By Magnus Shaw
Well, I'm just having a look around. Being on the new Creativepool is rather like moving into a swanky new apartment, where all the furniture has arrived, your clothes neatly hung in the wardrobe and you've been carefully placed on the plush sofa. In short, it's all fabulously new and other people have done the heavy lifting.
I don't know these people by name, but I must extend a hearty congratulations to them anyway. It's fabulous. And when they say it's 'all about the work', they're not kidding.
I used to find looking at the work of other creatives a troubling experience. If the work was poor and the person was present, I'd be forced to pretend it was brilliant - unless I wanted to come off as an arrogant twonk (which usually I don't). If the work was great and the person was present, I'd feel a bit resentful that I hadn't done it. If the creative was absent, I'd just get angry about poor work and hyper-critical of good work. All of which is nuts.
Now the comfy slippers of middle-age have arrived, I'm completely over all that nonsense (as you can tell). These days, I thoroughly enjoy browsing projects generated by others - but have never found the ideal destination. Sites like Design Week, The Drum, Campaign and Creative Review are very attractive, but the work on show is highly selective and intermingled with news and editorial. It certainly can't be posted and tagged by those involved - so I've always felt I'm not getting the whole story. Likewise, in a big agency, you get to see others' projects evolve as you go about your business - but with little awareness of the brief or creative process. What's more, working from my desk at home as I now do, I have the opportunity to inspect nothing more than my own outpourings.
The concept underpinning the new CP is so obvious, so simple and so elegant, it's hard to believe no-one else is doing it. Happily, they're not and delightfully CP has made a tremendous job of it. (Perhaps I should point out that I don't work on the CP staff and the re-booted site wasn't my idea - so there's no personal trumpet blowing here).
Obviously, perusing creative work tends to be a very visual activity - and the appeal of the new site to designers and art directors is clear. However, I'm convinced that copywriters will find just as much to intrigue and stimulate.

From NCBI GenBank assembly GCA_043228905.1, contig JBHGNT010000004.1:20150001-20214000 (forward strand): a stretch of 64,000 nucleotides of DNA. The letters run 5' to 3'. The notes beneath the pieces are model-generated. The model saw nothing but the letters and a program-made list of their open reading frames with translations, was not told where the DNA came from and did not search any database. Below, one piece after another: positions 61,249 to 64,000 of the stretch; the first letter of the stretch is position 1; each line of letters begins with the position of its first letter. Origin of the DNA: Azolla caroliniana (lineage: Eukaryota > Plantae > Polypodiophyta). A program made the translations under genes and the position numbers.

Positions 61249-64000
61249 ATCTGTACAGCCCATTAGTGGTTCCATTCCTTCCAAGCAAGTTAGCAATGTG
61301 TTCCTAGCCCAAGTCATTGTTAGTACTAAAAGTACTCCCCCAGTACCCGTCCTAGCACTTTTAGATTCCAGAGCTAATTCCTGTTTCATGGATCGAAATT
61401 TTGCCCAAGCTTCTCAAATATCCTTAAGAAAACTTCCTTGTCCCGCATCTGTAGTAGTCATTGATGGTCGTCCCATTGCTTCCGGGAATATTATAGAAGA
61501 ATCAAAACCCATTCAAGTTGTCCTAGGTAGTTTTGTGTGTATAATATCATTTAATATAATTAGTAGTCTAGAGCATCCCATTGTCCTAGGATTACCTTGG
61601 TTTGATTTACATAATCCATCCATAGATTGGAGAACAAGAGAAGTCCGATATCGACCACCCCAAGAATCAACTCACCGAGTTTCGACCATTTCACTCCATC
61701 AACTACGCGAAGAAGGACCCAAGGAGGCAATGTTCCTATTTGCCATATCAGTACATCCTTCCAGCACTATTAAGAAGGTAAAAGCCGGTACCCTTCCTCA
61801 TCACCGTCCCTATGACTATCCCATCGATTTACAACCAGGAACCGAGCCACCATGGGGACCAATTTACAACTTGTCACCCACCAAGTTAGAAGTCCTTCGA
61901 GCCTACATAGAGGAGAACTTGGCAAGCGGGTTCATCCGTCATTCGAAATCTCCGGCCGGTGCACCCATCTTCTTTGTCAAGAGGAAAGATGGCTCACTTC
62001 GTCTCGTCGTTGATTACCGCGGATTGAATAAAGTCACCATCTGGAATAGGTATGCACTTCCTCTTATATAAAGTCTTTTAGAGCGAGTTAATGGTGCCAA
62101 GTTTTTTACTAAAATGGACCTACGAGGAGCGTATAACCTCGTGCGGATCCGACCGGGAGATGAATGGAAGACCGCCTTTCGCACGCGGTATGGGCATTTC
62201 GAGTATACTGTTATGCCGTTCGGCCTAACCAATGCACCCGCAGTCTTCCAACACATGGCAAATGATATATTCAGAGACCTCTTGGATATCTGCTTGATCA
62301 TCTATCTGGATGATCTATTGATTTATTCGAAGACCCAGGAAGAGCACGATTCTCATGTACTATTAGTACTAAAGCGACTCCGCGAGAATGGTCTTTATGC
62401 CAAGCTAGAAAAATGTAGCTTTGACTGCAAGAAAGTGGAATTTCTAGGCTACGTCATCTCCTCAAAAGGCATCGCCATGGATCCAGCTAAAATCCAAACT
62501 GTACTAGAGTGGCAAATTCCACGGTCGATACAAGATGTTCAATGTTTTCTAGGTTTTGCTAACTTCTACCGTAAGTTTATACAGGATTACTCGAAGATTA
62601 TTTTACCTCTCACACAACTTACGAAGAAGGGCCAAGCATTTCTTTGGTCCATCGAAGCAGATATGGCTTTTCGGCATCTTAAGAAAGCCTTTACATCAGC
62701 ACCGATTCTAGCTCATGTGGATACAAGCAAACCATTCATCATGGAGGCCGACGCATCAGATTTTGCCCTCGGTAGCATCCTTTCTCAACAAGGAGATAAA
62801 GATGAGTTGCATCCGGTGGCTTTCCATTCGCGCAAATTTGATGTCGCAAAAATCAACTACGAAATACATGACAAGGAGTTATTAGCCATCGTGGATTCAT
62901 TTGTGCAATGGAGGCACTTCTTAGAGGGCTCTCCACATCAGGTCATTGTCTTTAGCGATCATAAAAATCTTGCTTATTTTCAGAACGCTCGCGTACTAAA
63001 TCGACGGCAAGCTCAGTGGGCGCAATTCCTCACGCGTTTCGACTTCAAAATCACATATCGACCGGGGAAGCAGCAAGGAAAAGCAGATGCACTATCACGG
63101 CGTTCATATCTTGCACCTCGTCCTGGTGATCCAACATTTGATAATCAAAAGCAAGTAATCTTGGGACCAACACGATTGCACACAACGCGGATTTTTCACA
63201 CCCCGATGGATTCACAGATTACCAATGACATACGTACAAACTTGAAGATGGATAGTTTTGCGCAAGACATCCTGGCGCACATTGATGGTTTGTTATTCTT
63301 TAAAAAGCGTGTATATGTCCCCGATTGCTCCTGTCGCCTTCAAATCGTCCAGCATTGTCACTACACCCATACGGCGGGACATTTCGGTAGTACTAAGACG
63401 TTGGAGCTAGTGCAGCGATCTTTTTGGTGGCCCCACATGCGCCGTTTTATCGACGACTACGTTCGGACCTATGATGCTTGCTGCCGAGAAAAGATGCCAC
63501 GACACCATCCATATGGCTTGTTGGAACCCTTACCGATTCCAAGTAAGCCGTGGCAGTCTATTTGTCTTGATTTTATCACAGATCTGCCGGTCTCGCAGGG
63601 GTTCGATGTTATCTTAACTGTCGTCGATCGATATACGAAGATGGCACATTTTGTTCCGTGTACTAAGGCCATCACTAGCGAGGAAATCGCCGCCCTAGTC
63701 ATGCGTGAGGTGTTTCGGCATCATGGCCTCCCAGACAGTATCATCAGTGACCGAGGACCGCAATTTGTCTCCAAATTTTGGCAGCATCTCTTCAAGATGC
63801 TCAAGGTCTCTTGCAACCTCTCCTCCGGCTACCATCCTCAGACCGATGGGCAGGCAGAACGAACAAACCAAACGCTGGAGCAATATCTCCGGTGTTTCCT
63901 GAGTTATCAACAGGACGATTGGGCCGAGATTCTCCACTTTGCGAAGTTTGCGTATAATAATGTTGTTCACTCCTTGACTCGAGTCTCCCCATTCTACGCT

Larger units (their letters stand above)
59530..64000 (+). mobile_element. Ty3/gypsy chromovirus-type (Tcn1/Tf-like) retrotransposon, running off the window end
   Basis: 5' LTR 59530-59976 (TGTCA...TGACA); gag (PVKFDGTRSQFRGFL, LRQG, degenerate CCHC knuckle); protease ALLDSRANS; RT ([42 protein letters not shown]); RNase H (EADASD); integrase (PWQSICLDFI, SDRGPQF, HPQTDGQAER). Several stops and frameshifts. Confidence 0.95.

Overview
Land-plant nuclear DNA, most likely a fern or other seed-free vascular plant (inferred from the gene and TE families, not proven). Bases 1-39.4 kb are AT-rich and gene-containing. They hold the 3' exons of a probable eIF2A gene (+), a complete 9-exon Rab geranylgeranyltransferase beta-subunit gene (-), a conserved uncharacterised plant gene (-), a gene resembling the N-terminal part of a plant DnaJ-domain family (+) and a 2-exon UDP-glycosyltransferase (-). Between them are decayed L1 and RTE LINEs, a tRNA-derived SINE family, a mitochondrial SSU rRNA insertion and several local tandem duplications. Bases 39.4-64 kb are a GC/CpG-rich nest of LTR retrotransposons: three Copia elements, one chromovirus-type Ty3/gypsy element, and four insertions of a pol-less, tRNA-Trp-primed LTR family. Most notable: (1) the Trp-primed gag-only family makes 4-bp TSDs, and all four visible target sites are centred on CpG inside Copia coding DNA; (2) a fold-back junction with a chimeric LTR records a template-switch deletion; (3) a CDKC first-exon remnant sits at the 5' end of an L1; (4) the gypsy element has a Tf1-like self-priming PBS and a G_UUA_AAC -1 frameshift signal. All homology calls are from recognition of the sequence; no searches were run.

As someone who spends most of his week tapping away alone, I know solo copywriting is always a challenge. Often I crave the chance to bounce an idea around with a fellow scribe, receive some feedback on a turn of phrase or simply have a like-minded companion there to spark off creative thoughts. Such is my burden. That said, strolling through an archive of past or current work is a very good substitute. I'm not talking about plagiarism, of course - just the opportunity to absorb the directions and approaches of my contemporaries. It's so easy to fall into a personal 'house style' and default to that, whatever you're writing - almost without realising it. Reading and enjoying copy created by others goes a long way to prevent this happening. It's not about copying, it's about being open to influences; having an awareness of alternative routes and different thinking.
Beyond these practical considerations, there's the curiosity factor. We're all fascinated by the notion that the country's creative collective is producing hundreds of ads, apps, websites and brand identities every week. Our creative instincts urge us to discover the good, bad and ugly being produced - partly to measure our own abilities, but mostly because there's genuine pleasure to be gleaned from the sheer variety and inventiveness on display.
I firmly believe excellent design, copy and creativity cannot exist in isolation. It requires the right environment - an environment built from the inspiration and influence of the work surrounding it.
The new Creativepool site will fulfil many purposes and succeed on many levels. But for me, it's real virtue lies in its ability to introduce thousands of creatives to each other's work - because talent loves company and there's no better way to drive up standards across the industry.
As they say 'It's all about the work'.
Magnus Shaw is a copywriter, blogger and consultant.